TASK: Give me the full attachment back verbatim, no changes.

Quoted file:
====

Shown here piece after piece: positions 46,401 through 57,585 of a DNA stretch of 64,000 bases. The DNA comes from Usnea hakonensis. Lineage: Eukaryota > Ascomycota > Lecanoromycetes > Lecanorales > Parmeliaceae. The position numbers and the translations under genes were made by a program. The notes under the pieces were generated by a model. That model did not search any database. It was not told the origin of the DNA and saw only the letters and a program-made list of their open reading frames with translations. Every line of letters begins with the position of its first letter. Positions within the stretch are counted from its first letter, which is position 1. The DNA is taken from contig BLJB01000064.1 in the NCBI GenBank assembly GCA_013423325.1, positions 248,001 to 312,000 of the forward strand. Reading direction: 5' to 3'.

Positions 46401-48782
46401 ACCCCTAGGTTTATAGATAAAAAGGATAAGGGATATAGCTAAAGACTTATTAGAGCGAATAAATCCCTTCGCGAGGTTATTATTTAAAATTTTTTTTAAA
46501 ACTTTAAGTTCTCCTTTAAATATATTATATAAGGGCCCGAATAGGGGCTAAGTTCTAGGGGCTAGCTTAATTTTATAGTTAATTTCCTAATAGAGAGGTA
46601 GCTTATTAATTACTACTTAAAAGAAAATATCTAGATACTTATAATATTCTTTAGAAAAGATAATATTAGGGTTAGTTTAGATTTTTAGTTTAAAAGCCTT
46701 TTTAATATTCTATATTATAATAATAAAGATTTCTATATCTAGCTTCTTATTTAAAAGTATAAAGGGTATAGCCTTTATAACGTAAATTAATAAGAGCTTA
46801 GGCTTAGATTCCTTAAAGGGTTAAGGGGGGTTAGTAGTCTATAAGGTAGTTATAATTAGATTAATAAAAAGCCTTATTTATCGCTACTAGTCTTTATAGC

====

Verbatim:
Shown here piece after piece: positions 46,401 through 57,585 of a DNA stretch of 64,000 bases. The DNA comes from Usnea hakonensis. Lineage: Eukaryota > Ascomycota > Lecanoromycetes > Lecanorales > Parmeliaceae. The position numbers and the translations under genes were made by a program. The notes under the pieces were generated by a model. That model did not search any database. It was not told the origin of the DNA and saw only the letters and a program-made list of their open reading frames with translations. Every line of letters begins with the position of its first letter. Positions within the stretch are counted from its first letter, which is position 1. The DNA is taken from contig BLJB01000064.1 in the NCBI GenBank assembly GCA_013423325.1, positions 248,001 to 312,000 of the forward strand. Reading direction: 5' to 3'.

Positions 46401-48782
46401 ACCCCTAGGTTTATAGATAAAAAGGATAAGGGATATAGCTAAAGACTTATTAGAGCGAATAAATCCCTTCGCGAGGTTATTATTTAAAATTTTTTTTAAA
46501 ACTTTAAGTTCTCCTTTAAATATATTATATAAGGGCCCGAATAGGGGCTAAGTTCTAGGGGCTAGCTTAATTTTATAGTTAATTTCCTAATAGAGAGGTA
46601 GCTTATTAATTACTACTTAAAAGAAAATATCTAGATACTTATAATATTCTTTAGAAAAGATAATATTAGGGTTAGTTTAGATTTTTAGTTTAAAAGCCTT
46701 TTTAATATTCTATATTATAATAATAAAGATTTCTATATCTAGCTTCTTATTTAAAAGTATAAAGGGTATAGCCTTTATAACGTAAATTAATAAGAGCTTA
46801 GGCTTAGATTCCTTAAAGGGTTAAGGGGGGTTAGTAGTCTATAAGGTAGTTATAATTAGATTAATAAAAAGCCTTATTTATCGCTACTAGTCTTTATAGC